Whoodle Dog Breed: Personality, Care, Diet, & More

Are you looking for a pooch that is as lively as it is cuddly? Meet the Whoodle! This cross between a Poodle and Soft-Coated Wheaten Terrier loves to run around and play but also appreciates snuggling with you. Their long, curly coats will keep you warm on cold winter nights.

You’ll quickly discover why this breed is well-loved by many. It won’t take long for you to smile from ear to ear, seeing your Whoodle bonding with your kids and family. That’s right; their friendly and affectionate nature will win your heart. 

You’ll also find yourself taking lots of snapshots. Those folded ears and dark eyes just make them picture-perfect!

But then again, you can’t earn those warm hugs and Insta-worthy pics if you don’t take care of your Whoodle properly. And that’s where we come in. Here’s everything you need to learn if you’re dedicated to owning a Whoodle.


Quick Facts: Whoodle

14 - 20 inches
20 - 45 pounds
12 - 15 years
Breed Size
medium (26-60 lbs.)
Breed Type
Breed Group
anxious, friendly, playful, affectionate, active, intelligent
Good With
families, other dogs, cats
Exercise Needs
Barking Level
Energy level
Drool Amount
Coat Type
long, curly
Coat Patterns
sable, tri-color, phantom, merle
black, cream, red
Other Characteristics
apartment-friendly, hypoallergenic, requires lots of grooming, not a big barker

Whoodle Highlights

  • Woodle dogs are not big barkers. They may make better pets for those who don’t like lots of noise or people who work late at night.
  • Whoodles are not recommended for those who have a lot of responsibilities that keep them from being able to take their dog on regular walks.
  • They make excellent family pets and are very affectionate. But as loving dogs, Whoodles can get anxious when separated from their owners for long periods.
  • The Poodle qualifies as one of the most intelligent breeds, and the Soft-Coated Wheaten Terrier isn’t far behind. That being the case, the Whoodle can be trained quickly and easily.
  • Their long, curly coats can require a lot of upkeep.
  • Whoodles live longer than their purebred counterparts.
  • Whoodles are hypoallergenic dogs, so people with allergies cans safely own them.


At the start of the 20th century, Soft-Coated Wheaten Terriers and Standard Poodles were crossbred to produce the Whoodle. The goal was to create a dog that had the beautiful fur of the Soft-Coated Wheaten Terrier and the workability of the Poodle. 

Unfortunately, like most other hybrid dogs, its history is largely unknown. It is a mystery who started the cross or why. But we can look at the history of each Whoodle’s parent breeds. 

Australian Shepherd

The origin of the Anatolian Shepherd Dog appears to date back to hunting dogs from Mesopotamia, suggesting a very ancient breed. Through the ages, they have been adapted to best suit their environment and responsibilities; this process was heavily impacted by factors such as duties, climate, and lifestyle.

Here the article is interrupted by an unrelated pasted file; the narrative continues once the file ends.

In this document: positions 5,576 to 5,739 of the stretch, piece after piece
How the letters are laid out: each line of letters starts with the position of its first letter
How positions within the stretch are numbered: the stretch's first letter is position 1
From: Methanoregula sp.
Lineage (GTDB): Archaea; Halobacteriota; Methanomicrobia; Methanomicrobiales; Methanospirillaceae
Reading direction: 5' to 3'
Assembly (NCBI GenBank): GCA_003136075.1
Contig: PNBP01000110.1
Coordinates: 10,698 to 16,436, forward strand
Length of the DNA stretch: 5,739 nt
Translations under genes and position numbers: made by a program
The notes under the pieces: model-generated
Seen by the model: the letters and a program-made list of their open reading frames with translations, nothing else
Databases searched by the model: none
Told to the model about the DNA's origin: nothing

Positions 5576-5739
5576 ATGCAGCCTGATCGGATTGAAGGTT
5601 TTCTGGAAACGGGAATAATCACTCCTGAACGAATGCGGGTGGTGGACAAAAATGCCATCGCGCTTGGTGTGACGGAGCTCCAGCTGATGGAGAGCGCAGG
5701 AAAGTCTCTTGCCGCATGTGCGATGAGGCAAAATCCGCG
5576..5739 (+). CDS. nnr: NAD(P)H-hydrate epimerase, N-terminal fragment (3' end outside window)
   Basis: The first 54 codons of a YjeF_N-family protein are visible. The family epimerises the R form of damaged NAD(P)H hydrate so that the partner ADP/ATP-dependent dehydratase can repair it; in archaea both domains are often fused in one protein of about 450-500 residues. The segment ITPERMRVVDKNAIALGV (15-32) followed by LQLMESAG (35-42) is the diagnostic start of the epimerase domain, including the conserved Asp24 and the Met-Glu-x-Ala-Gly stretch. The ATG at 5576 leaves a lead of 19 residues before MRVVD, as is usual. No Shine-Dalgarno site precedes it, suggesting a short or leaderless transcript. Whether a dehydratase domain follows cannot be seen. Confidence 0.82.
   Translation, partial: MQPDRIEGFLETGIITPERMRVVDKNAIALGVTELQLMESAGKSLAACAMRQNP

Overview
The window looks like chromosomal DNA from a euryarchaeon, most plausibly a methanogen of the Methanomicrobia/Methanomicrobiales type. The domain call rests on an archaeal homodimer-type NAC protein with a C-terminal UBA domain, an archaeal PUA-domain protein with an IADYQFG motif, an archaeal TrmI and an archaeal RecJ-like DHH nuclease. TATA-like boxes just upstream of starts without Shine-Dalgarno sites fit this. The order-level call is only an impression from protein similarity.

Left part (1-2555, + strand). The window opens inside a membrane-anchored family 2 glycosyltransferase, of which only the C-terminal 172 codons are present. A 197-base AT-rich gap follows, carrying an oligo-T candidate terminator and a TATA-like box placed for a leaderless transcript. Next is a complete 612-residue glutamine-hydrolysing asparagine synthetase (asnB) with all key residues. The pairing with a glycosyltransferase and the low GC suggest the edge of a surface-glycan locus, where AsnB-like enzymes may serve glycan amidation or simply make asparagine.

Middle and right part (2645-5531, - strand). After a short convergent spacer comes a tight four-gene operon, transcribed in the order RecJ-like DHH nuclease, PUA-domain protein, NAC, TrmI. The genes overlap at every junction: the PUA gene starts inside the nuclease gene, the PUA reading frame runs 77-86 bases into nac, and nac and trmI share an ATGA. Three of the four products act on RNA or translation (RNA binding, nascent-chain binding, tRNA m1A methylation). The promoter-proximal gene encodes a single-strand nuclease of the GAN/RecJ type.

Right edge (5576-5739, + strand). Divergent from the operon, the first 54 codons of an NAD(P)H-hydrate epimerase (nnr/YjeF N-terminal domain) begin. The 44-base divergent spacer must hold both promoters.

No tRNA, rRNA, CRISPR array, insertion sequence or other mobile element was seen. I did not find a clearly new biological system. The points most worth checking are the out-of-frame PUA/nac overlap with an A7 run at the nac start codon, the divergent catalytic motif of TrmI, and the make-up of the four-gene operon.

This breed can be found in its homeland in Turkey, where it has traditionally served as a herder’s friend and guardian for livestock; it was selectively bred to share qualities with the farm animals so that potential threats would not be able to differentiate these shepherd dogs from their prey.

During the 1970s, breeders in Western countries began to exhibit increased interest in Anatolian Shepherds. They subsequently ignited a process by which landrace natural breeds could steadily be transformed into modern variants; this was achieved through various means, such as documenting origins from particular ancestors and forming breed standards that set forth requirements.

The first kennel likely arrived in America during the late 1930s, when they became part of a study that was intended to find what type of dog would make an exemplary sheepdog.

Great Pyrenees

It is believed that the Great Pyrenees descended from a collection of predominantly white mountain flock guard canines dating back to around 10,000 or 11,000 years ago in Turkey. This theory is further supported by the likelihood that these large white dogs were brought to the Pyrenees Mountains with their herdsmen and domestic animals dating as far back as 3000 BC.

In 1931, Mr. and Mrs. Crane imported a number of Great Pyrenees in an effort to establish the breed in North America with the formation of Basquaerie Kennels at Needham, Massachusetts; their dedication to the cause enabled the breed to remain robust and continue developing. They also acquired valuable breeding stock from Europe prior to World War II restricting access from the continent.

On February 1935, the American Kennel Club approved the official standard of the Great Pyrenees, more commonly called Pyrs. Described by its characteristics as a kind, intelligent and regal breed of immense size, Pyrs can be a strong addition to any home.


Image credit: @jamie.innes11

These dogs have a muscular build, with folded ears and dark eyes. Like other crossbreeds, their overall appearance can be a mix of the Poodle and Soft-Coated Wheaten Terrier parents.

Whoodle Size

Because the Poodle parent comes in three sizes (miniature, medium, or standard), the Whoodle also come in these sizes. On average, the size of a Whoodle is about 14 to 20 inches tall and weighs about 20 to 45 pounds. Therefore, they generally are categorized as a medium-sized breed.

Whoodle Colors

The coat of these dogs can be any color, but the most common ones we see are black, red, and cream (wheaten).

The solid black remains solid black as the Woodle puppy matures.

Red can eighter lighten into a smokey red or a toffee color.

Puppies born cream typical matures into rich apricot.